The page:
Mount Assiniboine in Mount Assiniboine Provincial Park is sometimes called the “Matterhorn of the Rockies” and is one of the most spectacular areas in the Canadian Rockies. We chose to make it our longest backpack trip of the summer of 2014. I had been there a few years ago but it was Raegan’s first time to this area. The last time I had come in, Kirk and I did the trail from Sunshine Meadows, which is considered the most scenic, but is also the most difficult. For this trip, we decided to pack in over two days along the Bryant Creek Trail from Mount Shark, as it is a 26km hike in to get from the trailhead to Magog Lake. That is a really long day with a 40lb plus pack. Our intention was to spend our first night at the Bryant Creek Shelter and then continue over Assiniboine Pass for three nights at the Magog Lake campsite. At the end of the trip, we planned to fly back on the helicopter from Assiniboine Lodge to Mount Shark.
While the Bryant Creek Trail is the easiest way, it is certainly not the most scenic, with a large portion of the trail being down an old road through the forest. This is what we generally call a forest slog where you spend more time looking at your feet than anything else. The good thing, though, is that it is an easy trail without a lot of elevation gain for the first day. However, due to the forest fires burning throughout Western Canada, it was quite smoky when we started the trip and we could smell smoke in the air for the whole day.
The hours passed slowly as we occasionally came along a bridge or a break in the forest that broke up the monotony. Occasionally we would come across a campsite that people can use as convenient overnight spots for both going in and coming out of Assiniboine. We also spotted quite a few grouse, all of which were females herding their chicks around. One of them actually walked up to us, crapped on the trail a few feet in front of us, and walked away as if it was challenging us to something!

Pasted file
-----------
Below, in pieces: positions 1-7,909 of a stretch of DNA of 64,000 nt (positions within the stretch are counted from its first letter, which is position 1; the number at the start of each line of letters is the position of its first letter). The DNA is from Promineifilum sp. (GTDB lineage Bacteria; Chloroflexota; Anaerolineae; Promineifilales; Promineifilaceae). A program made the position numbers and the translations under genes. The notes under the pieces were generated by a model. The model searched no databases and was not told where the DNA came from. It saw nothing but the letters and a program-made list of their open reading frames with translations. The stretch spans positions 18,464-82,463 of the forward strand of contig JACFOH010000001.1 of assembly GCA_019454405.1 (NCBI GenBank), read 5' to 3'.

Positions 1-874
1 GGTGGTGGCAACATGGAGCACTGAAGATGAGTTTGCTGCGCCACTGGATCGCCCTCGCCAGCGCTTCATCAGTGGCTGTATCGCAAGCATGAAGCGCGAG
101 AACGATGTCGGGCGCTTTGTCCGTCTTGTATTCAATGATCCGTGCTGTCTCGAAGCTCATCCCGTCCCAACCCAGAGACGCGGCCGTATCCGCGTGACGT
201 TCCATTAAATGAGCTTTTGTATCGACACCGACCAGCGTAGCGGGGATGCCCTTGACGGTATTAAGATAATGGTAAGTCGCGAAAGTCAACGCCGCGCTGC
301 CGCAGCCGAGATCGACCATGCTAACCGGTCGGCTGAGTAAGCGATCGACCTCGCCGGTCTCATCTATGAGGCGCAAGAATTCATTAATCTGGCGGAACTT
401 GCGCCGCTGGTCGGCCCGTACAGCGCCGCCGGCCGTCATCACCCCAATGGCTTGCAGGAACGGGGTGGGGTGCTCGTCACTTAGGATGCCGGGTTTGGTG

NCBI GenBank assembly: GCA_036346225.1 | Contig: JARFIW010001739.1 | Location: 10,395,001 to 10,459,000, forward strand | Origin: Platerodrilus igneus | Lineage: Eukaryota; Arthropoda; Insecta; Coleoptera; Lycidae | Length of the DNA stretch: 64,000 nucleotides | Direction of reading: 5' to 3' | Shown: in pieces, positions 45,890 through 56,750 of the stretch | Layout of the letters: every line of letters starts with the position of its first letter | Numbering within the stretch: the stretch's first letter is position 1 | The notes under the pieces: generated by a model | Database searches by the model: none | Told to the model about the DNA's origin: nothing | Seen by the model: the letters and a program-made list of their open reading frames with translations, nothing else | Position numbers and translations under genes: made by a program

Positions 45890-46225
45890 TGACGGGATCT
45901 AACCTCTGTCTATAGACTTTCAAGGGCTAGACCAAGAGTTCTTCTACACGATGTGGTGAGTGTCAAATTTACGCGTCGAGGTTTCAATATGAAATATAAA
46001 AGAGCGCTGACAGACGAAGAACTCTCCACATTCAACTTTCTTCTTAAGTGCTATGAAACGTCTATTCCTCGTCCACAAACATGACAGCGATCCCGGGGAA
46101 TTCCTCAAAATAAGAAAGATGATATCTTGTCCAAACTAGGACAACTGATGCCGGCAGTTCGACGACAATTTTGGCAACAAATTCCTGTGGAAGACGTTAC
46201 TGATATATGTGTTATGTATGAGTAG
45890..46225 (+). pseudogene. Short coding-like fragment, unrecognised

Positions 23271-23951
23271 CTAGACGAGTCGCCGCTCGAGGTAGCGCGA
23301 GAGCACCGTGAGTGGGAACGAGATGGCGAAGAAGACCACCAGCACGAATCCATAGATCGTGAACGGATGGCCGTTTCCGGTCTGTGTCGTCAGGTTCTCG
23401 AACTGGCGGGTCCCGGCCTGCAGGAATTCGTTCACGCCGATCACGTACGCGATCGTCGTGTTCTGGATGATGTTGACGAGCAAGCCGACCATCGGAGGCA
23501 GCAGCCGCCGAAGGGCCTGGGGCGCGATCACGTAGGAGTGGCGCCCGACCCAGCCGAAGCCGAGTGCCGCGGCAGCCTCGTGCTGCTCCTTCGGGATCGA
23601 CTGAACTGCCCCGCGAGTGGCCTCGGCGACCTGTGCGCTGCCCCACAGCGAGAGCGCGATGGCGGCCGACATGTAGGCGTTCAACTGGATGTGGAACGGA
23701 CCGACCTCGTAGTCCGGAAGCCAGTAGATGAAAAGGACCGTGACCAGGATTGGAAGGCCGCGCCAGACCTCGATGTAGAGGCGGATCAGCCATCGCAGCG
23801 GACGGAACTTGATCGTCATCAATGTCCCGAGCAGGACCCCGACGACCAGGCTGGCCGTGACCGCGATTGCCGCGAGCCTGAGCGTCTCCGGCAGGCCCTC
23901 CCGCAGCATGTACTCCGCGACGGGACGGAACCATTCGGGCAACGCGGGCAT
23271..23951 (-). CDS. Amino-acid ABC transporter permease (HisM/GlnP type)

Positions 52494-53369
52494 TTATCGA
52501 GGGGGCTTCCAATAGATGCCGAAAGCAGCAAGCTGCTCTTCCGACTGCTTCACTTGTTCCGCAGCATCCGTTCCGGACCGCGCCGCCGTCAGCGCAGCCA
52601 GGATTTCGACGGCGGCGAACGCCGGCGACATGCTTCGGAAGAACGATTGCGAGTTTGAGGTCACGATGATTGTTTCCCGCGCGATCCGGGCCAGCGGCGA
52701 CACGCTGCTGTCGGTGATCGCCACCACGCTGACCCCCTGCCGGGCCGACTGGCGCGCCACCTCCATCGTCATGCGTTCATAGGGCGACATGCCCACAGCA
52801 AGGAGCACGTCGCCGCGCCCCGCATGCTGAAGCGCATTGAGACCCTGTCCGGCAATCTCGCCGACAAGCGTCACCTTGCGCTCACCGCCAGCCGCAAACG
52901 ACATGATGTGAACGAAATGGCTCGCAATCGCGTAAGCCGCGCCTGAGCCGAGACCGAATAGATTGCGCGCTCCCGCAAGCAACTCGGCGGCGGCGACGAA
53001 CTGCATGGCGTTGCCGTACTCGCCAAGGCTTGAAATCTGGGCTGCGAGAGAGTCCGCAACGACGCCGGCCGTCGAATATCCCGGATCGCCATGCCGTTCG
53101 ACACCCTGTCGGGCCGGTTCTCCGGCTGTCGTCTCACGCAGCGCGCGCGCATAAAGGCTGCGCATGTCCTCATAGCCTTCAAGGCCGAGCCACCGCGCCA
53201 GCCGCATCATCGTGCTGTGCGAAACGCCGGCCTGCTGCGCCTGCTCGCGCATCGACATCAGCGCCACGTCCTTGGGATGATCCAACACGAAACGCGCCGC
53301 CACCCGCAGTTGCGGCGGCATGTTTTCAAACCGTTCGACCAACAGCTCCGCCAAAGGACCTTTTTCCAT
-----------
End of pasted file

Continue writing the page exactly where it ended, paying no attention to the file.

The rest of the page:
With only 13km to do that day, we were happy to only have about fours of hiking until we reached the shelter for the night. Being that the shelter is in Banff National Park, we had to have both a permit for the shelter and a backcountry permit to stay. It was worth it, though, as it did rain throughout the night and we didn’t have to worry about packing and carrying a wet tent the next day.
Bryant Shelter has been there for a lot of years but is in pretty good shape. It sleeps 12 and sees a lot of activity in the winter by skiers heading into the mountains. With plenty of space to cook and a fireplace, it does make for a good layover point. We found, though, that it was too warm and too noisy to really get a good nights sleep, as we did share it with a couple of guys who were staying there while fishing in the nearby lakes. Bryant Creek flows nearby to provide a good source of water. On the other hand, I think one of the nastiest outhouses we had ever used in the backcountry is the one at the shelter. It’s in great condition but it smells terrible.
Thunderstorms and rain passed by throughout the night so we just spent most of our evening inside playing cards. After a somewhat sleepness night for us, we quickly ate and packed in the morning and continued on our way. It wasn’t long before we came to the noted Bryant Creek ranger’s shelter. As there wasn’t a ranger staying there, it was locked up but we were able to walk around and check it out.